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April 05, 2011

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eBay is a lot of work. You have to photograph everything, write a decent description, find a box/determine shipping cost, and deal with questions that you already answered in your description. You then have flakes that don't pay until you give them a "Non-paying bidder" strike.

I sell stuff for friends and family, and half the time the item comes with a half-arsed description of what it is, as in it is something so odd I can't identify it. And, just because it's old, doesn't mean it's collectible.

you are missing a good one. bar tending!

i have a friend who is a blogger / internet entrepreneur like i am. he makes more than enough from his web properties and does not need to bar tend. however he does it for fun and to meet new people (chicks!).

the best part? he makes hundreds of dollars for just a couple hours worth of work. the amount of tips some of these guys / gals make is ungodly. he once had Reggie Miller tip him $600. must've been a good night in Pacer-land . . . perhaps back when they were good and in contention.

on your comment about Ebay - it is a good way to clear the basement in Michigan, but to make a living? it has become tougher over the years as cheap manufacturers (think China) are using it as another extension of their business, thus creating a B to C direct channel. who can compete with that? the grey markets are getting saturated by the day. i know this because i have wholesale contacts for MAC make up and designer perfumes and colognes (genuine stuff) and i supply to about 100 mom and pops around the country. these guys run their stores by day and ebay stores by night. i have seen average orders go down mainly because of the ebay channel suffering according to them. that said there are always new customers who want to buy wholesale from me who want to give it a shot. works for some, not for the majority. needless to say it is a volume business

ebay: If you sell stuff on ebay, where do you buy it from?

blogger: wouldn't know what exactly to blog about. Things seem pretty saturated as it is. wouldn't want to compete with FMF!

computer whiz: this is the one that appeals most to me as I spend a lot of time fixing relatives computer problems as it is. But, that turns me off of it at the same time. Dealing with people's terrible computer habits (clicking 'OK' on every flashing pop-up that appears, etc.) gets pretty old pretty quick.

I happen to know someone that does very well as an amazon.com bookseller.
This person has found many good sources of cheap used books from colleges, libraries, thrift stores, and garage sales. They also have a portable device (updated weekly) that allows them to scan the book's ISBN number to quickly find the lowest price it is currently being offered on amazon. Unless a used book is selling for a good price they don't bother with it which helps to keep their inventory low. Some days they find a diamond in the rough in the form of a hard to find book that is out of print. It's nothing for them to buy a book for $2 and sell it quickly for $50 or more. This individual sells between 10 and 25 books per day.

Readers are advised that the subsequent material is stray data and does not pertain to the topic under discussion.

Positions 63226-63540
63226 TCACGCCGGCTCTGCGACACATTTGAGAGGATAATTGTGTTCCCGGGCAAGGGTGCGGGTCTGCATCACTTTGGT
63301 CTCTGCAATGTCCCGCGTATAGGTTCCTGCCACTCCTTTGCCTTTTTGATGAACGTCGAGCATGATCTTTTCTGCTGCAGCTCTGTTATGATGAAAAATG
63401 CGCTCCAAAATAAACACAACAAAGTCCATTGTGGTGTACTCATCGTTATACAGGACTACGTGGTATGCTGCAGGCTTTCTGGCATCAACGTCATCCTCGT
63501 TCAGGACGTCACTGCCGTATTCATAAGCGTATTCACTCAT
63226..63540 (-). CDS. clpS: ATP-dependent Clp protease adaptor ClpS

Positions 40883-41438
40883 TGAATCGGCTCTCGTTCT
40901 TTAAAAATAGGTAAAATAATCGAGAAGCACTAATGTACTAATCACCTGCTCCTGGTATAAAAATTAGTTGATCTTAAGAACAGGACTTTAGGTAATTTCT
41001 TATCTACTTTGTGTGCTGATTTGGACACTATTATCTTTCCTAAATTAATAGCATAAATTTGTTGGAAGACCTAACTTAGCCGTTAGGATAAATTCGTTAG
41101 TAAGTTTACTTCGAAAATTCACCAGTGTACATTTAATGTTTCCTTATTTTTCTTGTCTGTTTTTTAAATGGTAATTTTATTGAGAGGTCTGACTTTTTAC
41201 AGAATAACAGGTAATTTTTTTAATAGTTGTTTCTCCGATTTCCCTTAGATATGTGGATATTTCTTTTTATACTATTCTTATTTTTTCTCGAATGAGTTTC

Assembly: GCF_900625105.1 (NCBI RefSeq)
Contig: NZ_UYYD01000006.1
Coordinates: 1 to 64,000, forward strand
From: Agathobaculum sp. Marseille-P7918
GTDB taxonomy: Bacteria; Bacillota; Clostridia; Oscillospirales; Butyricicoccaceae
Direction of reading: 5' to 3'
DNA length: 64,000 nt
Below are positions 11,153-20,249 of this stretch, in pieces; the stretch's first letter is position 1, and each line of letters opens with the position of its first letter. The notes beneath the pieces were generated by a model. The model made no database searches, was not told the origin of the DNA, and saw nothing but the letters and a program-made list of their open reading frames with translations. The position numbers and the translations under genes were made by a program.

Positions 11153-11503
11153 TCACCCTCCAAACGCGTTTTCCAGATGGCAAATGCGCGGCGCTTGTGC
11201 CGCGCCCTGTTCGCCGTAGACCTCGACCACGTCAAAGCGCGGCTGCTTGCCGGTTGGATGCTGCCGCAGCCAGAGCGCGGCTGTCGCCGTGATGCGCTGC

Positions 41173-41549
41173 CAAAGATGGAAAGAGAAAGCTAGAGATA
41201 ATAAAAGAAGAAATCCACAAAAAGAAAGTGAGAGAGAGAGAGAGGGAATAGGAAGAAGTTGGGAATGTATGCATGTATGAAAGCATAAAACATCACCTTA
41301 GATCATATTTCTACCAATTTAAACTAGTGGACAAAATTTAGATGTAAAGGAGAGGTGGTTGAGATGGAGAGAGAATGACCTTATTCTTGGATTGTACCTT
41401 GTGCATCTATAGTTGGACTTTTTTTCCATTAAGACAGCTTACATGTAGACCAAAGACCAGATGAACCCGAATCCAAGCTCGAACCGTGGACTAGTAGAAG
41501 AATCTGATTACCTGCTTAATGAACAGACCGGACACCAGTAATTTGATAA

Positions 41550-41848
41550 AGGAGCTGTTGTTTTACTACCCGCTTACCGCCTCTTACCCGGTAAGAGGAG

I've made some money selling one app in a (so far) very small app market (HP's WebOS). Hopefully the new phones and tablet they're coming out with in the summer will renew interest in the platform and my app's sales will pick up significantly. But the money I have made and will continue to make from on-going sales will put my "hourly wage" for the work I put in at least on par with my W-2 job, which is far better than I would have ever expected.

Old Limey. I have a friend who does exactly what you describe. My friend quit his job, were we worked together, a few months ago to sell used books on Amazon full time. He has a few people that gather books for him and he is willing to drive long distances to snap up supplies. He also has a few rental properties. Not a bad way to make a living in my mind.

I've found that Art & Graphic Design, while a horrible main job, is an excellent source of side money. I've been able to survive on it, on my own, for the past 6 years, with no actual "employer". So once I get my Accounting degree, and get a *real* job, I'll always keep doing Art and Graphic Design as a side job, which can pull in around $5,000 extra a year.

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